The total burden of business regulations on small businesses is excessive.
Last week, regional business leaders in the West Midlands argued that employment generation has been stifled by overly onerous employment legislation.
With employment tribunals costing, on average, small businesses about £15,000, it is hard not to see why.
It is not just employment legislation. Suppose you ran a garden centre business – a limited company with 17 workers.
You would face 58 separate regulations, says the Government’s Better Regulation Executive.
As a small business owner, your responsibility – everything from collecting and recycling batteries to the appropriate licensing of a fork lift – is to ensure that your business was compliant with all these regulations.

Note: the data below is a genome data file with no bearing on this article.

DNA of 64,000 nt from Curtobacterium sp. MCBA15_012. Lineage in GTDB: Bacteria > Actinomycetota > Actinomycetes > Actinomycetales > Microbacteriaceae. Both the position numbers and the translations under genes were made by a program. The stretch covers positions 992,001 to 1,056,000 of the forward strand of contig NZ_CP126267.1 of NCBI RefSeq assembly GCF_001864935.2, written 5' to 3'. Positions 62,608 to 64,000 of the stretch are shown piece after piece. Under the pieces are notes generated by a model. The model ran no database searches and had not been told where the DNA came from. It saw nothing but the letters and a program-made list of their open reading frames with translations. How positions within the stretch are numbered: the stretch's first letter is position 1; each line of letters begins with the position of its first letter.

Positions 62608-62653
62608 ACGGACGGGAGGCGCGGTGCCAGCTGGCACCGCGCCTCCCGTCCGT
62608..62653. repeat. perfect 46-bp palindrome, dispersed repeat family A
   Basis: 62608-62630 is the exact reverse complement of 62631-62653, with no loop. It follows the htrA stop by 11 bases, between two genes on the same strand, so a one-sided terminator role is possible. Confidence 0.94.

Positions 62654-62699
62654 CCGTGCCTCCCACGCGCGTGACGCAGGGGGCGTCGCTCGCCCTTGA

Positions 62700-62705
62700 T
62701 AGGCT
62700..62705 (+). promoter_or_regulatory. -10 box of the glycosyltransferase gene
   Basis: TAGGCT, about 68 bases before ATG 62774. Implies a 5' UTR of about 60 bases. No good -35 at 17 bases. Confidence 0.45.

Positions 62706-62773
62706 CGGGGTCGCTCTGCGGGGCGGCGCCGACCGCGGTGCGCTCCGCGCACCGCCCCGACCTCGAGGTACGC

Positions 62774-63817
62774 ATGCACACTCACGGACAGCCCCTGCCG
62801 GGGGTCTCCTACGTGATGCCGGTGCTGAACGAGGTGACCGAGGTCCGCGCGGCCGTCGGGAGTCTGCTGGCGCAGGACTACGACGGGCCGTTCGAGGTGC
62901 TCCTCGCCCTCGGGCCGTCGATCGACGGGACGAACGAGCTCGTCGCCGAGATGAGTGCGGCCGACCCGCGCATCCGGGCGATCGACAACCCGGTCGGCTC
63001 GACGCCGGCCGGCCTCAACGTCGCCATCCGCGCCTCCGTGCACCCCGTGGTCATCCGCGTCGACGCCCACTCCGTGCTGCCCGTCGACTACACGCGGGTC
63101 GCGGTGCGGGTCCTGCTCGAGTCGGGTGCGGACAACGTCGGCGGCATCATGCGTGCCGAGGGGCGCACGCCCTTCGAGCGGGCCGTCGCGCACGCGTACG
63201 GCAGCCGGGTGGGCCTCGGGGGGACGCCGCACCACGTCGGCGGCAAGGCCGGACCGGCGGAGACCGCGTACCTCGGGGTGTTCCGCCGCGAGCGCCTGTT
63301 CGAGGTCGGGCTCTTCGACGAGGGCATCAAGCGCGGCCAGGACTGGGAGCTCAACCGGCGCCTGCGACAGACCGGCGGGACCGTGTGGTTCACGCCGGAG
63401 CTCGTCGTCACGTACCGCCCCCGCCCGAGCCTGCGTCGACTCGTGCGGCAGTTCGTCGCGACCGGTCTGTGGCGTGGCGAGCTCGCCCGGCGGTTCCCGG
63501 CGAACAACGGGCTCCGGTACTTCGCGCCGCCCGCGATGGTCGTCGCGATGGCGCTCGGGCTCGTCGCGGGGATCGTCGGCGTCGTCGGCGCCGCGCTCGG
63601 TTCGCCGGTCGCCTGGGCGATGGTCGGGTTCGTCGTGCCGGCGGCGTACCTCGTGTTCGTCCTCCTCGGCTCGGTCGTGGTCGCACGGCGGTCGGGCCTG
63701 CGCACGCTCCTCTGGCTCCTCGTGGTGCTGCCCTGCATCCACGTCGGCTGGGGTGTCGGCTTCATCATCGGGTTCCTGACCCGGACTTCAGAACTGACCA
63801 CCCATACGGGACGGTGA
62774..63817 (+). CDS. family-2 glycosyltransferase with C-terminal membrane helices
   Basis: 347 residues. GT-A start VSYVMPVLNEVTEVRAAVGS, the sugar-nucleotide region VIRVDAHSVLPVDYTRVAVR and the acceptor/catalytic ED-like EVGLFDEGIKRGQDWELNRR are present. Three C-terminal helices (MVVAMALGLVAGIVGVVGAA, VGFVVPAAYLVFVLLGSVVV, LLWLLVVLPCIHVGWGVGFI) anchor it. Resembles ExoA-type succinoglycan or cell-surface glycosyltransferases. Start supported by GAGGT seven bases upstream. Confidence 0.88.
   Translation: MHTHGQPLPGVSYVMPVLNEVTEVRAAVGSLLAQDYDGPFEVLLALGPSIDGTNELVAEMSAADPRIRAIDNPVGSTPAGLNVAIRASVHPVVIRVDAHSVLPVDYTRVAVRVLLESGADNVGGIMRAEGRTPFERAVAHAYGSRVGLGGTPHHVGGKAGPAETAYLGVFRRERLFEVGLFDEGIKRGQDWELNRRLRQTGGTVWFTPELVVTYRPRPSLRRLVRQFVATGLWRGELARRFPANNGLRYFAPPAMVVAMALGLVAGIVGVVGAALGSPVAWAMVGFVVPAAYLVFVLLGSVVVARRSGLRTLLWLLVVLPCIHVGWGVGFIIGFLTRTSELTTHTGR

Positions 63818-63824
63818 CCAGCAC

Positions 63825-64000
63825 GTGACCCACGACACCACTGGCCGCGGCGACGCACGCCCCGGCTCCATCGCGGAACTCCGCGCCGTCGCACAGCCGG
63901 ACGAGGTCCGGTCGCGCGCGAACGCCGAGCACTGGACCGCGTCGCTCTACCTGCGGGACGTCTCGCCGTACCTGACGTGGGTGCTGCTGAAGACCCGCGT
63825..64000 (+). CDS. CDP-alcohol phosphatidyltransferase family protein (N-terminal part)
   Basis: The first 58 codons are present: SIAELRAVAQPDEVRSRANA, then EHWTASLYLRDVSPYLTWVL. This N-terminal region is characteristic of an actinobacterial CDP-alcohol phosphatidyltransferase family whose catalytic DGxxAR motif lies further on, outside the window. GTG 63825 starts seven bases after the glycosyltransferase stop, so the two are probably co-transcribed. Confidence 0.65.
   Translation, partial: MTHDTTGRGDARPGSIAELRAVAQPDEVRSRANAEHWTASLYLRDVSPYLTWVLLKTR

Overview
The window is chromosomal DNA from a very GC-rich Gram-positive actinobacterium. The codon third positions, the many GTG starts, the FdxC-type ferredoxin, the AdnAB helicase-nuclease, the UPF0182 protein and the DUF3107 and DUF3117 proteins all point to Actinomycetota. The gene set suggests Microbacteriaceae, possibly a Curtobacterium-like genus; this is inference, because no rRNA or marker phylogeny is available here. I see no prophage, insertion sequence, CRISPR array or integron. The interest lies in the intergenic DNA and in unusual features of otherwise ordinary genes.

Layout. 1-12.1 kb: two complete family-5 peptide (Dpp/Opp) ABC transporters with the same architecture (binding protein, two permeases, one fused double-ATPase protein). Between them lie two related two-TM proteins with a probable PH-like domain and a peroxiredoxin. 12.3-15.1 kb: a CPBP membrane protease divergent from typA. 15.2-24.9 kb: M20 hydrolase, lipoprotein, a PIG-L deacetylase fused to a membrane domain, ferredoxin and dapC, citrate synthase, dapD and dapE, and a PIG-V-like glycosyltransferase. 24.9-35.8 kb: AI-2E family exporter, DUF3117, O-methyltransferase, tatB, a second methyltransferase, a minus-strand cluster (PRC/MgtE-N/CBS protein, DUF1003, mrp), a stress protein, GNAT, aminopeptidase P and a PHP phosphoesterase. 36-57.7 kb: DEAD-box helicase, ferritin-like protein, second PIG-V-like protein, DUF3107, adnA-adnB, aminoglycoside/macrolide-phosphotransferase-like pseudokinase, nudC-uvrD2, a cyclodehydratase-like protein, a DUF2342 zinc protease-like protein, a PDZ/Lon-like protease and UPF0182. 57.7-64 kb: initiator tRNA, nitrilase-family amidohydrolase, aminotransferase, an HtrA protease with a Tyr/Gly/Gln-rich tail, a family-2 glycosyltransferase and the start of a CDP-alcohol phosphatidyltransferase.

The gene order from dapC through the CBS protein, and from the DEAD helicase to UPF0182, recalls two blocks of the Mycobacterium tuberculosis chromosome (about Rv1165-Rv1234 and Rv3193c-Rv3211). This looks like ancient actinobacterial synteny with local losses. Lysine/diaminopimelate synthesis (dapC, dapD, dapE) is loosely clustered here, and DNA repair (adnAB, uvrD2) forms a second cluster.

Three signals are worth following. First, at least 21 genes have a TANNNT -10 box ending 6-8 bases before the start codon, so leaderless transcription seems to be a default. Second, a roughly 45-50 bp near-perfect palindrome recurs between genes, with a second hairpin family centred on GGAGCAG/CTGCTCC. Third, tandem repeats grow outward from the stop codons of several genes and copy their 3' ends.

You might make the case that each of these regulations is necessary.
You might argue that regulations can be positive – they protect consumers and workers.
You might also argue that the regulation debate misses the real issues facing small businesses (it’s the economy, stupid).
You might even argue that small businesses have very little to complain about in terms of regulation.
The World Bank shows that the UK has been and continues to be one of the easiest places in the world to set up and run your own business.
That, though, perhaps misses the point for small businesses.
Sure, each regulation might be justified.
But the total effect is that small business owners spend time that arguably ought to be given over to running and growing their business.